To understand where children stand as they enter secondary school in Year 7, Trusts need to know students’ strengths and weaknesses to identify their potential as well as any hidden barriers to learning.
Parents, naturally, are also keen that their children build on whatever they have learned at primary school and are given the best possible start at their new secondary school.
But how can this be done simply and without putting undue stress on either teachers or students? Trusts understandably do not want to replace one accountability straitjacket – forcing children onto a premature GCSE flight path – with another, high-stakes assessment at Key Stage 3.
As Kieran Scanlon, Principal of Sir Robert Woodard Academy, part of the Woodard Academies Trust, says, Trusts “want to assess progress in a way that doesn’t limit teacher creativity or add to teacher workload”. We should use quality assessment – infrequently – to feed into teaching and learning.
Trusts have some specific requirements. They need to assess in a way that allows them to make reliable, comparative judgements between schools in the group and nationally. They also need to be able to benchmark their curriculum at KS3 to know what impact it is having.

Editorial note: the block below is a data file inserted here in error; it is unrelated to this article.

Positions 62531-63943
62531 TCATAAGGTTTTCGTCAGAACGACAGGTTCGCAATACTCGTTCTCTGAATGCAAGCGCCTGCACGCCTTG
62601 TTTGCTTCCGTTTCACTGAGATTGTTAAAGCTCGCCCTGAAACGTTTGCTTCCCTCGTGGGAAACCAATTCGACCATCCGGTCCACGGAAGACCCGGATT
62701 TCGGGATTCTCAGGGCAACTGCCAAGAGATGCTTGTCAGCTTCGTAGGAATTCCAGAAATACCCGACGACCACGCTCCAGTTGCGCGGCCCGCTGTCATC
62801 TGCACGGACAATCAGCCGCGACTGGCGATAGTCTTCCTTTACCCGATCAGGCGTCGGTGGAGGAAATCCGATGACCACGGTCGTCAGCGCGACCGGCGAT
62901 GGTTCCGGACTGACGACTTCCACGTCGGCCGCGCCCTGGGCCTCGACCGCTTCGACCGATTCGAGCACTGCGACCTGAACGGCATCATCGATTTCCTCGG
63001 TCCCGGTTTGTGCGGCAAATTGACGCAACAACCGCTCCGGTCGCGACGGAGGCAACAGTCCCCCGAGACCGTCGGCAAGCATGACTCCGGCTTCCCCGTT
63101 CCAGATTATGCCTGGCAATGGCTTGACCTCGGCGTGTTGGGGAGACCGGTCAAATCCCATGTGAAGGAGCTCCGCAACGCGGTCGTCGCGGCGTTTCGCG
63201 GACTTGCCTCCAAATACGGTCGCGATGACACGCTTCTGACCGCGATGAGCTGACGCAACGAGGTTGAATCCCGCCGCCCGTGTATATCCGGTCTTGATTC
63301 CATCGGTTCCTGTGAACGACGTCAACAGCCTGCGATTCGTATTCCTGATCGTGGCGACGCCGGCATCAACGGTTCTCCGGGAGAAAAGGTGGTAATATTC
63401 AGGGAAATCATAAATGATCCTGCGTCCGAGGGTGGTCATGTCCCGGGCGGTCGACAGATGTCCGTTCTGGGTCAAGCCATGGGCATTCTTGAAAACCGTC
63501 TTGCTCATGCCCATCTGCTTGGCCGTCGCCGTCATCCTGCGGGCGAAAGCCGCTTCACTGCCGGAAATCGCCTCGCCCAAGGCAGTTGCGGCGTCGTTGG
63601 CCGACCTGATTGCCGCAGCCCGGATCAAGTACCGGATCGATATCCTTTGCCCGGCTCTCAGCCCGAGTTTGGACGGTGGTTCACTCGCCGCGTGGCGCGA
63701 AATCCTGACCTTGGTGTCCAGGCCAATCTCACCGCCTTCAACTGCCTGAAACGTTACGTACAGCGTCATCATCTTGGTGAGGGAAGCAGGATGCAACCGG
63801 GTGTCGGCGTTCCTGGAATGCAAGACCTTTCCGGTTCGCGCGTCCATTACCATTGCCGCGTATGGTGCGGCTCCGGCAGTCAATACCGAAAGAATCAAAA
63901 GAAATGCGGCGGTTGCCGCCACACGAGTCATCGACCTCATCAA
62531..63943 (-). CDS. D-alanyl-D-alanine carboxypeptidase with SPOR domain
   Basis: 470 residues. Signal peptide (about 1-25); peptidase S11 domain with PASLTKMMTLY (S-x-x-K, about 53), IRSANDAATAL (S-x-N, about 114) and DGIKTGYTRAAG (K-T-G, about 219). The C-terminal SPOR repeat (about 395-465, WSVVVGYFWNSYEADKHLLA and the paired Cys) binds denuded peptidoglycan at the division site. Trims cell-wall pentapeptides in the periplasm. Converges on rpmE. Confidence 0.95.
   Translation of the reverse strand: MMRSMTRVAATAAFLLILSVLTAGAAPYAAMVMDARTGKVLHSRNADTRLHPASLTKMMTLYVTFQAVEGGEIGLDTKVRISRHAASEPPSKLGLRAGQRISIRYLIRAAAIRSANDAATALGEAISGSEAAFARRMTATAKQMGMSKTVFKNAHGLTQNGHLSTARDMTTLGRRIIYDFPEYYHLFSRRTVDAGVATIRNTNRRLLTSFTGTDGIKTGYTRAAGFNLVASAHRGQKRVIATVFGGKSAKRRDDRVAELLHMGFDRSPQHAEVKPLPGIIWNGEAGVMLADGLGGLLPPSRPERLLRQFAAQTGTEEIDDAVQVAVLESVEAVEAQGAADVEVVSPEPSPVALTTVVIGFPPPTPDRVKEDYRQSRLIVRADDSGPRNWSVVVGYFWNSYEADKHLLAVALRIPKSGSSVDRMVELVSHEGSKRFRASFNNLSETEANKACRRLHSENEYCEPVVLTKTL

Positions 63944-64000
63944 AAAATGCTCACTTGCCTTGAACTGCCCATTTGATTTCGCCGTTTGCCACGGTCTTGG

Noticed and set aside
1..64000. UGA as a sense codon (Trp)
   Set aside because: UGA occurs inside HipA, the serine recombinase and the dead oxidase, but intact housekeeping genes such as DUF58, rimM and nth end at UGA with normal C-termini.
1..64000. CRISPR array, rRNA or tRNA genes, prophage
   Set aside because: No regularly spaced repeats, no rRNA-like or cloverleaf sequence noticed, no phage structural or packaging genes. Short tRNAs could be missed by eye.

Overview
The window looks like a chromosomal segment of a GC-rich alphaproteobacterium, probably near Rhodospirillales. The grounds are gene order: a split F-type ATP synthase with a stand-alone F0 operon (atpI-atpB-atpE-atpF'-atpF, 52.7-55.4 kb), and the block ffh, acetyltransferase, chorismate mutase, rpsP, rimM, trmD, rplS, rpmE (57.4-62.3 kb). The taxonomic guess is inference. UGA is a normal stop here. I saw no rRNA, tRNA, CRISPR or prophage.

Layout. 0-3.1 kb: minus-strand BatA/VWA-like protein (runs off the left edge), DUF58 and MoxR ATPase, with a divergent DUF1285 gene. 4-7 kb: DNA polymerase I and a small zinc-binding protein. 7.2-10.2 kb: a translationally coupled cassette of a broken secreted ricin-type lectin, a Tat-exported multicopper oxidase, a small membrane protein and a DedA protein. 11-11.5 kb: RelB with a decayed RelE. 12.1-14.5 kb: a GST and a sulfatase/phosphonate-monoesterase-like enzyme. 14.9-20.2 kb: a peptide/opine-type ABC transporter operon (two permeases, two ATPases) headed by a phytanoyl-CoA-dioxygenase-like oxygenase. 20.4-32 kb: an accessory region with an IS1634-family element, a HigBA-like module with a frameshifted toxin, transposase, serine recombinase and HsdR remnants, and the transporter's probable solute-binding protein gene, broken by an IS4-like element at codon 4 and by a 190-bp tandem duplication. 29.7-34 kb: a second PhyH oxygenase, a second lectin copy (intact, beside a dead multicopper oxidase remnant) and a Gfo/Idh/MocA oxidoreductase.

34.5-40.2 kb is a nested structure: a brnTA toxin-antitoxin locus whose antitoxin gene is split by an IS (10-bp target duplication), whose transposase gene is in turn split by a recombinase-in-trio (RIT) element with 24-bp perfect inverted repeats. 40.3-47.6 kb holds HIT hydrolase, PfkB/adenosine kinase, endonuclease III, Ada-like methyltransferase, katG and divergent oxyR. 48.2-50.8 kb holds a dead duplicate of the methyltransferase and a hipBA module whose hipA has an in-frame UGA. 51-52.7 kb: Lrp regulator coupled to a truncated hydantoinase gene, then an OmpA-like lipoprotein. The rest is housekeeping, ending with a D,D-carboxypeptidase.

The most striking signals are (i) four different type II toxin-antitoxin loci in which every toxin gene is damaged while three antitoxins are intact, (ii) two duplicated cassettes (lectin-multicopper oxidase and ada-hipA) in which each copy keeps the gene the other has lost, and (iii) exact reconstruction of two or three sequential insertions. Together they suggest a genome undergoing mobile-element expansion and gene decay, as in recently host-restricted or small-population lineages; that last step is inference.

Fortunately, there is a solution. The important thing to bear in mind, says Hilary Fine, Head of Product at GL Assessment, is there is no reason why assessment should be intrinsically onerous for teachers or stressful for students. “Assessment should be smart, reliable and easy to use. It shouldn’t be a burden to teachers. So digital, standardised assessment that is robust and allows teachers to compare their children nationally is ideal.”
Is there a common, consistent way to assess across schools at KS3 so that you can know what impact your KS3 curriculum is having? To discover what good assessment looks like at Key Stage 3 and to see why it could be the solution for your Trust, download the full report.